When Presley was sold to RCA Records for a "king's ransom", Moore and Black were taken on as his sidemen on a relatively meagre salary.
Moore had acted as a kind of unpaid manager before Bob Neal and then "Colonel" Tom Parker took over the role. While Presley was busy filming Loving You, Moore and Black headed for the Dallas State Fair where they performed as Scotty And Bill, Elvis' Original Backing Group. Moore also went to work for the small Memphis label Fernwood Records, whose most successful record was Thomas Wayne's "Tragedy".
Moore himself released a solo single called "Have Guitar Will Travel". During the same period he also played on some sessions for Dale Hawkins at Chess Records. Unlike Black, Moore returned to play with Presley when he came out of the army in 1960, but not for long. Over the next few years he recorded infrequently with Presley and went back to Sun as production manager. Later in the 60s he went to Nashville to start his own studio. Presley invited him back for the 1968 television special, which was the last time Moore played with, or even saw, him. By the 70s Moore had virtually retired from playing to concentrate on production (most notably engineering Ringo Starr's Beaucoups Of Blues).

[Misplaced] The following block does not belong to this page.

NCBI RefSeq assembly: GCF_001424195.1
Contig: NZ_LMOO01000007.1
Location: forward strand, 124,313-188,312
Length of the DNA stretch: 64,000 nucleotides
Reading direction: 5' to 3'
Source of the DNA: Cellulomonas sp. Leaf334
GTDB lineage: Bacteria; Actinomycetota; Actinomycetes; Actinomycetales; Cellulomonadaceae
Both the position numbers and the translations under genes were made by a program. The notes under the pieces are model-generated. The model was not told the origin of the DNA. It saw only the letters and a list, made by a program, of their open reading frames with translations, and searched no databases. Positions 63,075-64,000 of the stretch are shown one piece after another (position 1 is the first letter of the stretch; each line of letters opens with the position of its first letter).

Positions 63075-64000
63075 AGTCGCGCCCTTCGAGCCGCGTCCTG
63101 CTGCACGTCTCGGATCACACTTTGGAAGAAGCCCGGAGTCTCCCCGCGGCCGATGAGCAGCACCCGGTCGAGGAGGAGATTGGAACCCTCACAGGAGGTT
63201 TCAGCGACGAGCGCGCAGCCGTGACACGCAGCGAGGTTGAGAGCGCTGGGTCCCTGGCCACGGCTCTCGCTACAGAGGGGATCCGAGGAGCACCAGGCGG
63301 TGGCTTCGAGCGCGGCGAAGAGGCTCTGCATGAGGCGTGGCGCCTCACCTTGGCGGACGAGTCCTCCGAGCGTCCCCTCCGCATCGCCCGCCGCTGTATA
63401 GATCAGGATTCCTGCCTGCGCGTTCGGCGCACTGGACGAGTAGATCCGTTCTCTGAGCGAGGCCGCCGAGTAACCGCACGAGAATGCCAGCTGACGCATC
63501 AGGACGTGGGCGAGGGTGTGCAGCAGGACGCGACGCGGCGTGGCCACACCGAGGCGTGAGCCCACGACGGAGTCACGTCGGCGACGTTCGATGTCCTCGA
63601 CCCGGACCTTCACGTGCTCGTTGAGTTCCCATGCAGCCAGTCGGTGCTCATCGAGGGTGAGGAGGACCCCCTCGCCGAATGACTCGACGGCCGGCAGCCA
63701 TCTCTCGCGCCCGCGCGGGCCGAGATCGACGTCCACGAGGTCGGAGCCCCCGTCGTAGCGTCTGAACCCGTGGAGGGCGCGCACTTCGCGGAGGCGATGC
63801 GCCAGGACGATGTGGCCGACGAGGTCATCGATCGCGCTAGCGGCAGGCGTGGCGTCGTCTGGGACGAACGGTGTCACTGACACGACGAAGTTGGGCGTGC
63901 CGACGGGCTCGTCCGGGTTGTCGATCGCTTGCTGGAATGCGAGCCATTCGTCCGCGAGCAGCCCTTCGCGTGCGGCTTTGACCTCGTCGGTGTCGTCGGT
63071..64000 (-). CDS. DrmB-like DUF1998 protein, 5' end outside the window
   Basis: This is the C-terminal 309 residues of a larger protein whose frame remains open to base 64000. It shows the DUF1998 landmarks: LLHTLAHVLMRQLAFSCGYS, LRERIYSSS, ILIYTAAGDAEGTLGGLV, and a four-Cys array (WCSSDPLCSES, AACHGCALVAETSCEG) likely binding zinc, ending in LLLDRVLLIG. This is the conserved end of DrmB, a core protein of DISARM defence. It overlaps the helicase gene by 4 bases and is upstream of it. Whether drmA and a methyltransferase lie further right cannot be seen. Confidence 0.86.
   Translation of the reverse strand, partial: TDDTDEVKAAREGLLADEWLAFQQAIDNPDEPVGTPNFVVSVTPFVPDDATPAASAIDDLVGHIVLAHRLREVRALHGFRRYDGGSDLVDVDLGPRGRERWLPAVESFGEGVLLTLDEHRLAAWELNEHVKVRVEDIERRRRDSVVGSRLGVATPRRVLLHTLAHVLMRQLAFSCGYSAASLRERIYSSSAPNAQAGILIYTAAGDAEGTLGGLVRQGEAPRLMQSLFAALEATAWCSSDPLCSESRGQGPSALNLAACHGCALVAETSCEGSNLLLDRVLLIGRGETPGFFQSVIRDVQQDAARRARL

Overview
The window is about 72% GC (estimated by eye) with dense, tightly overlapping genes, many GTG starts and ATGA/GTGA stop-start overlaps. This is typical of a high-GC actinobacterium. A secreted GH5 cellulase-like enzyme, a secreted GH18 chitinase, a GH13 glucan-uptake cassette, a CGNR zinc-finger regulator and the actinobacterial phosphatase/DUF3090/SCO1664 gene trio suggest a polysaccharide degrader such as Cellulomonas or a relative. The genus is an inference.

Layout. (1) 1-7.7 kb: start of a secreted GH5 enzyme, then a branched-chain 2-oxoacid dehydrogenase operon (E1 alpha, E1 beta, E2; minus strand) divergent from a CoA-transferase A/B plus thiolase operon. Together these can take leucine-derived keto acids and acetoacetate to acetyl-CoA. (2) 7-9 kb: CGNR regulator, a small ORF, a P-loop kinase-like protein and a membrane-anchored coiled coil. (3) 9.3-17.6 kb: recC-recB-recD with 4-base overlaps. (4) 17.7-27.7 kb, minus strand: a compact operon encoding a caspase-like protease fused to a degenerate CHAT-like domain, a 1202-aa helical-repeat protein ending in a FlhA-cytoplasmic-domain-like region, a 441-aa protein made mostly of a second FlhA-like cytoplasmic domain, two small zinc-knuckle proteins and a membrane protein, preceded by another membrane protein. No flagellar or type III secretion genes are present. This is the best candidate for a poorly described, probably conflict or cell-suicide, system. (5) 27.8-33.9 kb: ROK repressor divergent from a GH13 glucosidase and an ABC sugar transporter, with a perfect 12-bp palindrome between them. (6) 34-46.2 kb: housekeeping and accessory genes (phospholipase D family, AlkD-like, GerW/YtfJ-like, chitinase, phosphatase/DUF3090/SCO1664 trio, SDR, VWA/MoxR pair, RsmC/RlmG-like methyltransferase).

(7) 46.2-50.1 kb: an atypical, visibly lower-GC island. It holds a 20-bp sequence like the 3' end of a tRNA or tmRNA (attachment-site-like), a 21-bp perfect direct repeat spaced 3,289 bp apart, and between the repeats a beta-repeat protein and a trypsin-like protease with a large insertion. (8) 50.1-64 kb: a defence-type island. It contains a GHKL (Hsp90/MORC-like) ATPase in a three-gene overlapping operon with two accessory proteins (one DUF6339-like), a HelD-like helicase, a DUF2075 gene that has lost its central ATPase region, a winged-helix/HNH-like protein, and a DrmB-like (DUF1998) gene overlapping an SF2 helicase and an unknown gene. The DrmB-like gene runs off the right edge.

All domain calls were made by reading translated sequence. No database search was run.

He was enticed out of retirement by Billy Swan to play on his self-titled 1976 album and later played on Ral Donner's Elvis tribute album. By the 80s Moore had established a successful tape copying service in Nashville and rarely picked up his guitar. In 1997, however, Moore recorded a Presley tribute album with Fontana.
DISCOGRAPHY: The Guitar That Changed The World! (Epic 1964)***, with Carl Perkins 706 Reunion - A Sentimental Journey cassette only (Belle Meade 1993)***, with D.J. Fontana All The King's Men (Sweetfish/Polydor 1997)***.
Dominic Joseph (D.J.) Fontana was the Saturday night staff drummer for the Louisiana Hayride. He always played behind the curtain as in those days drums were considered a musical sacrilege to country music fans. The first time he played with Elvis and the Blue Moon Boys was on October 16, 1954. He played behind the curtain as usual, but after that date he played out in front with the rest of the band. He joined Elvis' group full-time in August of 1955.
When you hear D.J. Fontana playing his drums you are hearing a kid from Shreveport, LA tell you what he thinks music should sound like. Rock 'n' Roll had a clean slate. There were no drum parts written for him on those Elvis records. He dictated the groove and made you feel it. There is no one on this earth that can make music move the way he did. He set the standard. Listen close to hits like "Heartbreak Hotel", "Jail House Rock," "Teddy Bear," "Hound Dog," Love Me Tender," "Blue Suede Shoes," and you hear the blueprint of the foundation for all Rock'n' Roll being formed. When that is understood, one can truly appreciate D.J.'s influence on drummers like Ringo and Charlie Watts, and feel his effect on the next forty years of music.